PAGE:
This is an idea in which the most elastic buyers will identify themselves. The hurdle model requires the buyers to first jump over a hurdle in order to obtain a rebate or something similar.
The hurdle model is not perfect as some customers would buy a product if it wasn’t on sale as well as waiting a bit if there is the chance to get it cheaper.
The hurdle model tries to adjust prices according to the elasticities of different buyers like the first discrimination, but it can’t capture all of the consumer surplus.
The Efficiency Loss from Monopoly
This is occurs due to failure of perfect price discrimination , which is also known as deadweight loss from monopoly.
Public Policy Toward Natural Monopoly
The following are objections to the equilibrium price-quantity pair of the single-price natural monopoly:
the fairness objection which is that the producer earns economic profit; and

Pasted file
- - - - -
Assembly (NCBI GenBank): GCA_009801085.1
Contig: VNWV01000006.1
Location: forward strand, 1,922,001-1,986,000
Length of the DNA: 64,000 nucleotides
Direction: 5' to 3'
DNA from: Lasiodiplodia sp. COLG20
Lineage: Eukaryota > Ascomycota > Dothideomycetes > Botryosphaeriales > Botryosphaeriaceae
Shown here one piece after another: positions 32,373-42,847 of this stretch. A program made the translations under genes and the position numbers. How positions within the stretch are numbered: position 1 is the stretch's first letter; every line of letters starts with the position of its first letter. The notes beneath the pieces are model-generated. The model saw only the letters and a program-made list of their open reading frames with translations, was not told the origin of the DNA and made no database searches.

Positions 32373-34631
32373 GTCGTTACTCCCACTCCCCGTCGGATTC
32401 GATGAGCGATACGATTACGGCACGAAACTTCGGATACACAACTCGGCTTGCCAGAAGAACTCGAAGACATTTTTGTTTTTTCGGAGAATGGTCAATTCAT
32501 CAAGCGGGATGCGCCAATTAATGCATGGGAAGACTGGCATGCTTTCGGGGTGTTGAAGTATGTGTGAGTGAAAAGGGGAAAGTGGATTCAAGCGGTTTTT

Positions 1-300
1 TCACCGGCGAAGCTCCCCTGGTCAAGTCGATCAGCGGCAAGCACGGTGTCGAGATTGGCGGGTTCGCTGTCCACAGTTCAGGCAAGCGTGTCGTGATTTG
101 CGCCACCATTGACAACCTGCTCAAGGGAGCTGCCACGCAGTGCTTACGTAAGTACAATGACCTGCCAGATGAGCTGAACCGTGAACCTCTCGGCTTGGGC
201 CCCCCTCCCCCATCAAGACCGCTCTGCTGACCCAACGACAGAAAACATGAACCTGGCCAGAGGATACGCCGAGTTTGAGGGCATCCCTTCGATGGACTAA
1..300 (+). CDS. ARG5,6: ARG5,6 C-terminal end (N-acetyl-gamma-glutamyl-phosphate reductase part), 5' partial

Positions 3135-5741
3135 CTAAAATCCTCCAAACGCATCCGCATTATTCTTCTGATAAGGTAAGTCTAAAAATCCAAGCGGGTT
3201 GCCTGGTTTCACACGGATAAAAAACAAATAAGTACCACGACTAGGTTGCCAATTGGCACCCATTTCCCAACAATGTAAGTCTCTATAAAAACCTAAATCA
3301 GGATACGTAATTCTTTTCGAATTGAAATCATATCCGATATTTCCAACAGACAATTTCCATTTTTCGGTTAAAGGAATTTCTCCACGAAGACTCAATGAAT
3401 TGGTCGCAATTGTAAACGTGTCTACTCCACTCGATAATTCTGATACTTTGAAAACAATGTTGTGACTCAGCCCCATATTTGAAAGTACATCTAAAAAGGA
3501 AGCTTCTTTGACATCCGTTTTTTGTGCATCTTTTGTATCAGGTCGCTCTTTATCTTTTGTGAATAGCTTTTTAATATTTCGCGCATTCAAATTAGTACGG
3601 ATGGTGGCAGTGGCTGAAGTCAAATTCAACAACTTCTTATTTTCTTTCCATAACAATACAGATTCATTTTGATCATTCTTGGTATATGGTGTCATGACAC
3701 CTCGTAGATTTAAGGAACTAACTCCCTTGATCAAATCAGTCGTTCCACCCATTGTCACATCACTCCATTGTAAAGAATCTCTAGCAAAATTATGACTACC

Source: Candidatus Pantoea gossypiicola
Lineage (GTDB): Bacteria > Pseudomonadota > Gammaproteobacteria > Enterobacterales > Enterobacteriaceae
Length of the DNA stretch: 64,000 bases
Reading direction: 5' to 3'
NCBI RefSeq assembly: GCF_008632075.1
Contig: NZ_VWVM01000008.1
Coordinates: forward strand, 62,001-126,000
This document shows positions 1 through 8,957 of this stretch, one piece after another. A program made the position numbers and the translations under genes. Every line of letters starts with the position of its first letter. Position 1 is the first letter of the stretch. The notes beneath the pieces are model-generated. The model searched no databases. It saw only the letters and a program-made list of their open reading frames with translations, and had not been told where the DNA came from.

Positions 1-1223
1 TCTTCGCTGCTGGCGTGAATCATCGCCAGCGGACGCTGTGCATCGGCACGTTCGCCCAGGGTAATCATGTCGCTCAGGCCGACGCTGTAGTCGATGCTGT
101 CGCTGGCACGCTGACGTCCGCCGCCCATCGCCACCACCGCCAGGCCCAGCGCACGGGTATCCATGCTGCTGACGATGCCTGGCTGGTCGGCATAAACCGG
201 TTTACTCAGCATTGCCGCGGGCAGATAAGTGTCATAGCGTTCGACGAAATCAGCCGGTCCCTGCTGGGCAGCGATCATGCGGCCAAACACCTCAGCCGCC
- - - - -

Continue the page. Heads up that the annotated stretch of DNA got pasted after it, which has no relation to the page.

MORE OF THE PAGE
the efficiency objection, which is that price is above marginal cost leading to lost consumer surplus
The following are options that give response to the fairness and efficiency objections:
State Ownership and Management
Since private firms can’t charge prices lower than average cost and still remain in business in the long run, the single-price firm has to charge more than marginal cost so as to remain in business.
An alternative to get rid of this is state ownership, which may lead to lack of innovation and efficiency. X-inefficiency is a condition in which a firm is not able to obtain maximum output from a given combination of inputs. Nevertheless, the best solution in some cases is having a state-operated natural monopoly.
State Regulation of Private Monopolies
Ownership is left to private firms by the government, providing guidelines and regulations though the rate-of-return regulation defines a regulation .